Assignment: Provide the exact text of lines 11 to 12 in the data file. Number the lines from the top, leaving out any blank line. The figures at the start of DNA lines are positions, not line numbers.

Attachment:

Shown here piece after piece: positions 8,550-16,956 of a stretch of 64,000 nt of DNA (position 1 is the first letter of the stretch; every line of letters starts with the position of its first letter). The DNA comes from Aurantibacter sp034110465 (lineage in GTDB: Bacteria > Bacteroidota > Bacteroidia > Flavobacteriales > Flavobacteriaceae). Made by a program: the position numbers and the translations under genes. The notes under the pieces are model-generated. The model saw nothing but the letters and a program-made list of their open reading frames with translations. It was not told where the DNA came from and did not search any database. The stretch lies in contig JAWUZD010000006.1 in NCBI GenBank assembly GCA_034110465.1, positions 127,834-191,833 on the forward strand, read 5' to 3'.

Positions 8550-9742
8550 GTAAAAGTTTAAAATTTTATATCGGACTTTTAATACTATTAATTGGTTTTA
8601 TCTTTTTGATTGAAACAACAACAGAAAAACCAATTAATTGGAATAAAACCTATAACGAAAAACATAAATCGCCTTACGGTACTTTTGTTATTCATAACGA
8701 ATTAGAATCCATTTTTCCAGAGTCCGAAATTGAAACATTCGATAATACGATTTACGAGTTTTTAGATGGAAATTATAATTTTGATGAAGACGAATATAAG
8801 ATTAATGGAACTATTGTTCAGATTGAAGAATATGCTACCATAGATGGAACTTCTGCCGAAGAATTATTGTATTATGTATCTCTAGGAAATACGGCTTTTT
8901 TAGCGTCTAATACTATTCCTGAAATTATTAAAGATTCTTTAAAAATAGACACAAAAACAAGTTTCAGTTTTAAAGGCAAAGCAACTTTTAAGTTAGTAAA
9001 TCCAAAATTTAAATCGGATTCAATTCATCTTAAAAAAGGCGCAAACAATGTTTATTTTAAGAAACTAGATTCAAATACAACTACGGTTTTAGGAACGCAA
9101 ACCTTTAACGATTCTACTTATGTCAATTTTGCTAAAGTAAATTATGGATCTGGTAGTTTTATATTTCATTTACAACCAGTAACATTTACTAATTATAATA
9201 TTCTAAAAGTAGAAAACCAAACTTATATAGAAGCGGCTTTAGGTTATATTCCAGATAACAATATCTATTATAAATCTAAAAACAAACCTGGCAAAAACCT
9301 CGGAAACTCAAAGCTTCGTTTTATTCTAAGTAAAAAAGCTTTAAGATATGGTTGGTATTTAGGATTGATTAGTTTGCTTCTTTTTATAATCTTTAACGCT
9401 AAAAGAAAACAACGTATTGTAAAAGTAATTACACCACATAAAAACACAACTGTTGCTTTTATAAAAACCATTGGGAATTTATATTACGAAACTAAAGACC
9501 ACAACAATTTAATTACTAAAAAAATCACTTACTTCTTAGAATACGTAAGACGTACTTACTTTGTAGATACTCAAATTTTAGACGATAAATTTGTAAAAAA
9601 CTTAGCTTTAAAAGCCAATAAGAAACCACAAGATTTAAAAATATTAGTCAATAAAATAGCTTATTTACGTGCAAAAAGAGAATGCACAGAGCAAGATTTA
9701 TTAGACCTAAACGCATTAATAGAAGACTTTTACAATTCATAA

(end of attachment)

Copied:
9301 CGGAAACTCAAAGCTTCGTTTTATTCTAAGTAAAAAAGCTTTAAGATATGGTTGGTATTTAGGATTGATTAGTTTGCTTCTTTTTATAATCTTTAACGCT
9401 AAAAGAAAACAACGTATTGTAAAAGTAATTACACCACATAAAAACACAACTGTTGCTTTTATAAAAACCATTGGGAATTTATATTACGAAACTAAAGACC